On Thursday mornings at Maryville High School, students and staff have the opportunity to have coffee and snacks delivered to them from students trying to further their employment skills after completing high school.
Spoofy Beans Coffee Shop is in its sixth year of operating at MHS, and every year it teaches more students how to function in a job outside of school.
“The overall purpose is to provide students with employment opportunities and to work on post-secondary skills needed for employment,” Maryville High School special service teacher Candace Boeh said.
Throughout the jobs offered in the coffee shop, student workers learn a variety of skills all the way from greeting a customer to taking inventory and looking at supply and demand.
“We have baristas and then people who are on delivery,” Boeh said. “The deliveries have different jobs too. We also have someone who greets the customer, someone who takes the order and then someone who is in charge of the change.”
Superintendent Becky Albrecht said this job gives students a great deal of responsibility, and they gain a sense of pride and satisfaction through working in the shop.
“Real-life experiences help all students to better transition into the adult world by teaching them the practical skills needed for employment and independent living,” Albrecht said.
These jobs are similar to the ones that they may find in a shop outside of MHS after they’ve completed high school. On top of learning the skills needed for employment, students are also having to deal with the complications that come with safety during the pandemic.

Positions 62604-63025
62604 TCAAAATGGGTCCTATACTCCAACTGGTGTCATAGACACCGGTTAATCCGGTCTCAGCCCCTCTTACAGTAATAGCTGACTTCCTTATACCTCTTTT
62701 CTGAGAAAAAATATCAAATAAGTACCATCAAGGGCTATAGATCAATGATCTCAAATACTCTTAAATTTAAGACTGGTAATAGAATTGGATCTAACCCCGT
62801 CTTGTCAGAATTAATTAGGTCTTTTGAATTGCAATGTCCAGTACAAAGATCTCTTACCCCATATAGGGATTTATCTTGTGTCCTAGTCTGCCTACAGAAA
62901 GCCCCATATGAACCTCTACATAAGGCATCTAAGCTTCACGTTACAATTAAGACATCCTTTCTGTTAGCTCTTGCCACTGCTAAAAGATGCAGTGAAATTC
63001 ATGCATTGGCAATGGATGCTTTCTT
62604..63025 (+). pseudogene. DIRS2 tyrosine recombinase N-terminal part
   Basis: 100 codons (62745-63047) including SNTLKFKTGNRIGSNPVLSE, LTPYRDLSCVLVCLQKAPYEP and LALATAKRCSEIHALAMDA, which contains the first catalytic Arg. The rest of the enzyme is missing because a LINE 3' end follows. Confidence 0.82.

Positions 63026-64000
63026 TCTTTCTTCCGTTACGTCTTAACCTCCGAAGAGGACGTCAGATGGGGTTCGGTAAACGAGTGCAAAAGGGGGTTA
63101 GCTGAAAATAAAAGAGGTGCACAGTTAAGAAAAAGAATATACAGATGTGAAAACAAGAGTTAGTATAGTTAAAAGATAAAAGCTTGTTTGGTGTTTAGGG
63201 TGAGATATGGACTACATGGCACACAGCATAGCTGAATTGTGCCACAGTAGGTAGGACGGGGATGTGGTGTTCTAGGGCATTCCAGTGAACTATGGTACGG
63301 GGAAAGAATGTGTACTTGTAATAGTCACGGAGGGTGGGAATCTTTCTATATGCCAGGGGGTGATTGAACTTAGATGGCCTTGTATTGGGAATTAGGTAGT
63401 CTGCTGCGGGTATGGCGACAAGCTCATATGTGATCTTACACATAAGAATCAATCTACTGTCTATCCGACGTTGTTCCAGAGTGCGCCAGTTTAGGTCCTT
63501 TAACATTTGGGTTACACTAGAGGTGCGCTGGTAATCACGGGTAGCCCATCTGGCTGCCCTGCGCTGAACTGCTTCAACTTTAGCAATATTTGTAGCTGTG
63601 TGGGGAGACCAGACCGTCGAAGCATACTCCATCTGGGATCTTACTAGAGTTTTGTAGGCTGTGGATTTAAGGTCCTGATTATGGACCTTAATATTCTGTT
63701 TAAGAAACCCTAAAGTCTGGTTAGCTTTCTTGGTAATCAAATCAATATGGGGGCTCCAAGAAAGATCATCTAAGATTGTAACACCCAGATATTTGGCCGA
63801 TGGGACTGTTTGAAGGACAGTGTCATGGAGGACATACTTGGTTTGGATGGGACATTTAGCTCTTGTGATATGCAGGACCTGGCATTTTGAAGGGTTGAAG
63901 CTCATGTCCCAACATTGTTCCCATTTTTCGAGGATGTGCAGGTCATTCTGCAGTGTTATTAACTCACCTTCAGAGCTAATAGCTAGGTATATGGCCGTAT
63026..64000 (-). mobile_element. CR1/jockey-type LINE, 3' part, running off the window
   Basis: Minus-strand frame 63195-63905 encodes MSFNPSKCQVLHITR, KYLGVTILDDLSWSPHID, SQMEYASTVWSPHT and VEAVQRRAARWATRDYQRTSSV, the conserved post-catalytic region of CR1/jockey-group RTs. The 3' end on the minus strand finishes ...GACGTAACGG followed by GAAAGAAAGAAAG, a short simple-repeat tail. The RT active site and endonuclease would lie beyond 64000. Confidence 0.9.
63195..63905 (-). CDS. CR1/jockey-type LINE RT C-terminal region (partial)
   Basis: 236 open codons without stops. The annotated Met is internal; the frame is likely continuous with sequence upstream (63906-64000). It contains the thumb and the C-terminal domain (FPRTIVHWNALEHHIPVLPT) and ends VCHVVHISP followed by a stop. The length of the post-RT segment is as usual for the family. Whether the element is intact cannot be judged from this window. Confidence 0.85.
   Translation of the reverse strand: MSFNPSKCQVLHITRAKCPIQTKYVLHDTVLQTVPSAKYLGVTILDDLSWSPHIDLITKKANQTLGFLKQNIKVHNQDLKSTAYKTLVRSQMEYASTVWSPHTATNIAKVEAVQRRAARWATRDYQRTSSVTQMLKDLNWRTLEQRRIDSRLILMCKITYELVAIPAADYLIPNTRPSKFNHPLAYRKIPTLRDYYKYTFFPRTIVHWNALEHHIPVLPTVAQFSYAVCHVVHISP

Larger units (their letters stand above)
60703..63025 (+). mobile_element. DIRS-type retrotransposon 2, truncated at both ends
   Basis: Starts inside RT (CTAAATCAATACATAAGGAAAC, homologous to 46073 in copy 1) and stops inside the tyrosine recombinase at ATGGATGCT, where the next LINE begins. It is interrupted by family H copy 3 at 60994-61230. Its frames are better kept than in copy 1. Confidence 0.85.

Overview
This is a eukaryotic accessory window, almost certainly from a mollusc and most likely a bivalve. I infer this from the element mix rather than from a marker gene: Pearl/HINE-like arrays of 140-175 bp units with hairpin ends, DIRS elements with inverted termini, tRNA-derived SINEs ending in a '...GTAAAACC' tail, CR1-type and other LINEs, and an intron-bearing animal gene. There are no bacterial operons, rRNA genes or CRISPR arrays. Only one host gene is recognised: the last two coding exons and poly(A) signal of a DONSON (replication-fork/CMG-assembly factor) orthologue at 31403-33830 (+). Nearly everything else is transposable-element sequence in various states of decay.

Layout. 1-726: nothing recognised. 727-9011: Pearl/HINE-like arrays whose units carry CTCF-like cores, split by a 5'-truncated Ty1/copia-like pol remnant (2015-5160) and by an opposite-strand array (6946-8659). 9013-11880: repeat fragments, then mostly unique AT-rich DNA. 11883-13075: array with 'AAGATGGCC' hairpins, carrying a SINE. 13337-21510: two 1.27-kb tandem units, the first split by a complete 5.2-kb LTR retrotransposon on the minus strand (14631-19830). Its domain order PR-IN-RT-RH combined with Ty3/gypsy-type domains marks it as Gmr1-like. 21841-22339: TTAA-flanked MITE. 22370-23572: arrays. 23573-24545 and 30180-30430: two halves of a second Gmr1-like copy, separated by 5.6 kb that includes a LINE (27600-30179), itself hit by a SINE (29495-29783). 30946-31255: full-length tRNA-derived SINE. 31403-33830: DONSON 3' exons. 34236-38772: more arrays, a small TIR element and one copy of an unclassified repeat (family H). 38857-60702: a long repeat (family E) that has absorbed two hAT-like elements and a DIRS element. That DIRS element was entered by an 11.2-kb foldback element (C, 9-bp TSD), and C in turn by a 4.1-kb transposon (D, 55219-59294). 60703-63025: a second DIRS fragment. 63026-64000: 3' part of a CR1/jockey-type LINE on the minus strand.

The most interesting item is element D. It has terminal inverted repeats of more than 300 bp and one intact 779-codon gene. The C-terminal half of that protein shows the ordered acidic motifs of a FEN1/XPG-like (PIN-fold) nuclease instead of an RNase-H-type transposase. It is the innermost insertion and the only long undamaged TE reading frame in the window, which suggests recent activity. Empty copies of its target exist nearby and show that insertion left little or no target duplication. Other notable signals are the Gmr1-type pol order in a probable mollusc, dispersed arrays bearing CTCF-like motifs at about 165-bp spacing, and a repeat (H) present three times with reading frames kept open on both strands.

The jobs are teaching students how to adapt to situations like taking extra safety precautions when they are preparing and handling food and interacting with customers. Despite COVID-19, the coffee shop is still running smoothly as it has in previous years.
Boeh said the coffee shop is important to have for students and offers serious benefits that she would’ve liked to have when she was in high school.
“You’re seeing more coffee shops around in high schools to provide these skills,” Boeh said. “I would’ve loved to have classes that taught me how to get a job and how to apply for a job and get some actual job experience within the school day because I really didn’t have any job experience coming out of college.”
The necessary life skills that come through the teaching of employment skills is something that Spoofy Beans tries to provide all of its students. Through learning these skills, Boeh said, students are building a resume and having fun along the way.
“The kids love it, the customers love it, and it’s just a really great program,” Boeh said. “You can’t just start this anywhere. You have to have buy-in from the community and the staff, and that’s what really has made this shop successful.”